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February 1, 2005

4 Min Read
When leadership matters: Creating good corporate culture

Creating and communicating a positive corporate culture is not cheerleading; it means good communication, good measurement, and positive reinforcement.

We hear a lot about company "culture" and how every company has a corporate culture, whether it''s good or bad and whether or not it''s been developed intentionally or unintentionally. Leadership is key in developing a culture that is creative, innovative, profitable, and quality- and customer-driven.

Duane E. Jebbett, president and CEO of Rowmark & Premier Materials Concepts (PMC), based in Findlay, OH, says that a productive culture "requires a special mix of people, strong reliance on each other, a clean, positive environment, and must ultimately be championed by the leadership." One of Jebbett''s axioms is "a fish stinks from the head down."

"If a business culture is to be a healthy, ongoing catalyst for success, a prerequisite is that key managers must first define expectations through a clear and well-communicated vision of what the company''s personality is to be."

However, an exclusively top-down management style can be destructive to a positive culture, Jebbett believes. Another of his axioms is "don''t drink your own bathwater." This provides a reality check for "anyone who thinks he or she is the only person upon whom the sun rises and sets," says Jebbett. "It is critical to remember that no individual makes up a successful organization. There are many leaders who have found themselves in the unemployment line because their egos would no longer fit through their office doors."

How it''s done

Additionally, every employee must be thoroughly involved in understanding, maintaining, and evolving a corporate identity that is of clear benefit to him or her. At PMC, cohesive corporate culture begins with a new-employee program that includes workshops, videos, one-on-one training, and other educational reinforcements.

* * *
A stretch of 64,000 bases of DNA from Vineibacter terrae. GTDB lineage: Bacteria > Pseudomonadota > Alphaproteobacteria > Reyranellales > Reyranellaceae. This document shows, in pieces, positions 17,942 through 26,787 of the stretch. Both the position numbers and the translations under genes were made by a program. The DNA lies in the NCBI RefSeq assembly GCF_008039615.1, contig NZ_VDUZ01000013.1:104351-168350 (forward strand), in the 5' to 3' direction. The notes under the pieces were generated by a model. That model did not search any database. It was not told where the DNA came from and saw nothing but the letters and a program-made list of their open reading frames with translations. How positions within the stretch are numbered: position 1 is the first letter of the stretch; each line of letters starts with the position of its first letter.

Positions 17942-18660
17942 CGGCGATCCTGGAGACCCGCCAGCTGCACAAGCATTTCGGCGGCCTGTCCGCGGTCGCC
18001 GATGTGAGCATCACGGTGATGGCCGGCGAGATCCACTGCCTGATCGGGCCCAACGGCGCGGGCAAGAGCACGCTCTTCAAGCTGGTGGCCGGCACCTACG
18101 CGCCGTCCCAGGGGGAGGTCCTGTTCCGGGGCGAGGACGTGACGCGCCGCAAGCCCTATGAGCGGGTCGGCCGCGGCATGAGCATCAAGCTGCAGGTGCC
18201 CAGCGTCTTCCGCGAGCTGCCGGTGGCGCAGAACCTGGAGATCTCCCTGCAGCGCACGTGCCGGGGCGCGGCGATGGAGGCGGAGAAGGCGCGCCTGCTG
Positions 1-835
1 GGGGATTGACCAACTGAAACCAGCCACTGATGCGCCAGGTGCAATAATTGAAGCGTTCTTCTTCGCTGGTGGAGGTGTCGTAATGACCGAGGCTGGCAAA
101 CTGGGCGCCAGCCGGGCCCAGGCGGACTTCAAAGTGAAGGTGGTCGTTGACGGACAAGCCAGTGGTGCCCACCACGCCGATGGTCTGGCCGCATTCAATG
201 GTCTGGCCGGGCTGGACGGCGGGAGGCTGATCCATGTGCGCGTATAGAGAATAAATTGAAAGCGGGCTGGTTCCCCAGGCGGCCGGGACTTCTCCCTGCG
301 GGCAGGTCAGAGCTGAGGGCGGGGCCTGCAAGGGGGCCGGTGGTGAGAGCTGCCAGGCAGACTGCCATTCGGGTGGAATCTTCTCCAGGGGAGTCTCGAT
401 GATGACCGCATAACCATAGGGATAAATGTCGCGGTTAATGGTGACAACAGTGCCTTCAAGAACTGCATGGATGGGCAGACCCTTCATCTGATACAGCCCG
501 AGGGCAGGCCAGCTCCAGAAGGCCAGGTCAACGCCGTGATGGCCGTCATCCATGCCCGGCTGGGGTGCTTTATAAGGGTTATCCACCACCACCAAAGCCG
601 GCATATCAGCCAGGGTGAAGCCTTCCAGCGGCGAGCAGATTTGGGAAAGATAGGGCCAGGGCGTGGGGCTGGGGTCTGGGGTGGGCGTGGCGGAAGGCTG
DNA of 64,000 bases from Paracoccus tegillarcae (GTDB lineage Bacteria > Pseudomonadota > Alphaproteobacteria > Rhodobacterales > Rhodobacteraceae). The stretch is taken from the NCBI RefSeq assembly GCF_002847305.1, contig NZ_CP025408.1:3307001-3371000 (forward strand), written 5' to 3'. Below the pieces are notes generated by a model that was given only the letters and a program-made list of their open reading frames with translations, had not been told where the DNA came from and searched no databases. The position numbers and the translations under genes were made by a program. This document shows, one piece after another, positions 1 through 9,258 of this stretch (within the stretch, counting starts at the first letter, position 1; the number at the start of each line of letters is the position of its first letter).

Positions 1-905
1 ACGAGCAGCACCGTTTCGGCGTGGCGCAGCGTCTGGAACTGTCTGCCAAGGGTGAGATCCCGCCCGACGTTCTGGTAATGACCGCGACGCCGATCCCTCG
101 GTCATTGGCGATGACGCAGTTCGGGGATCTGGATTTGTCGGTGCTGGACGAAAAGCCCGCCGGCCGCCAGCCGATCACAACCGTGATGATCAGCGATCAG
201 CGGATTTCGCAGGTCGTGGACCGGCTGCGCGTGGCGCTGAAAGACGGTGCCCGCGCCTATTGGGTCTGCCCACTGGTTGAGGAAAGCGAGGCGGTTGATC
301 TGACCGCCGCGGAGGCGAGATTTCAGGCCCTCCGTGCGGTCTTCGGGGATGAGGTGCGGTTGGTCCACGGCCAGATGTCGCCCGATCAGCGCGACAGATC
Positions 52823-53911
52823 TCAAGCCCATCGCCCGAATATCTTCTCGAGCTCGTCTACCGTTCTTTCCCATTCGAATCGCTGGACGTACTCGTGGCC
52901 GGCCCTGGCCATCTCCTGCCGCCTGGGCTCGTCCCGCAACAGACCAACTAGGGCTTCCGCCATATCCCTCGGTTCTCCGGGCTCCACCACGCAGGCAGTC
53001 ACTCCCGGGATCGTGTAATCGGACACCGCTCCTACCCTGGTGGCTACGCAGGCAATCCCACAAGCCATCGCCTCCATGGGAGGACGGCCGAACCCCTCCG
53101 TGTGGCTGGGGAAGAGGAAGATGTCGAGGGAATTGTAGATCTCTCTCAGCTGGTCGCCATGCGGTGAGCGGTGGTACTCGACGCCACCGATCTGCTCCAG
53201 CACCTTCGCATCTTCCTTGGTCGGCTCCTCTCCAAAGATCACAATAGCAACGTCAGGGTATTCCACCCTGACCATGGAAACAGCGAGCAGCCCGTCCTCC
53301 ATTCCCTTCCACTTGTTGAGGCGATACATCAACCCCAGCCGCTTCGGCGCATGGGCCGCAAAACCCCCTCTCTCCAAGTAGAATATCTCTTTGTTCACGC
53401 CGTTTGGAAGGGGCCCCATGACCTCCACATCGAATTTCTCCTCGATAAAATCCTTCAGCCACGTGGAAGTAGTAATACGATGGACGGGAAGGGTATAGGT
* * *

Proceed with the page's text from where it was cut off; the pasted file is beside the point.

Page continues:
That continues throughout the production plant. "We''ve strategically placed 42-inch plasma screens throughout our manufacturing facility so that cultural and strategic concepts, plus primary company metrics or customers'' issues, are visible to everyone on a real-time basis," Jebbett explains.

PMC also strives to dovetail company cultural initiatives with other team-based programs such as Process Flow Management (PFM), which is the company''s interpretation and implementation of lean manufacturing. "Our management creed of ''Plan-Do-Check-Act'' led to the creation of three critical teams: the scrap elimination team, the changeover team, and the inventory management team," explains Jebbett. These highly focused PFM efforts are based on culture precepts and are all guided by well-trained individuals who focus on lean office practices, equipment changeovers, color changes, and other efficiency improvements."

Jebbett believes that culturally based initiatives are more than just intangible "warm fuzzies," but must be measurable to be effective. To accomplish that, every two weeks a sales and operations team meeting is held with all managers, supervisors, and team leaders to report on the progress of their groups, their assignments, opportunities for improvement, and any obstacles that they face. A quality report it given through weekly Customer Opportunity Logs, where such things as daily fill rates and quality percentages are communicated.

"Most importantly," Jebbett adds, "we conclude the meeting with a very specific, detailed action-item list. Which leads to another cultural leadership axiom that we practice: High expectations equal high results."

More than hot air

The results of PMC''s efforts over the past 12 months are clearly measurable. The company has improved turnaround time on quotations by 72% and order entry by 48%. Turnaround time on rapid prototyping has been improved by 55%. Turnaround time on color matching has been improved by 65%. The company has reduced changeover time by 31%, reduced scrap by 7.8%, and improved delivery time by 33%.

Additionally, sales have increased 50% from a year earlier, and in spite of significant investments, PMC''s profits are up by 11%. "I cite these statistics not as a boast," says Jebbett, "but as living proof that cultural activities do pay off."

Jebbett notes that every leader needs to examine the cultural personality of his or her company and ask what can be done to improve it.

"Regardless of your specific challenges and opportunities, I believe you can achieve a positive, results-oriented and fun culture by adhering to one of our strategic objectives in an open learning environment where educated risks are encouraged, where the occasional failure is viewed as a positive learning experience, and where individual growth is expected," concludes Jebbett. "Any company can achieve this if it is truly committed to doing so."

Clare Goldsberry [email protected]

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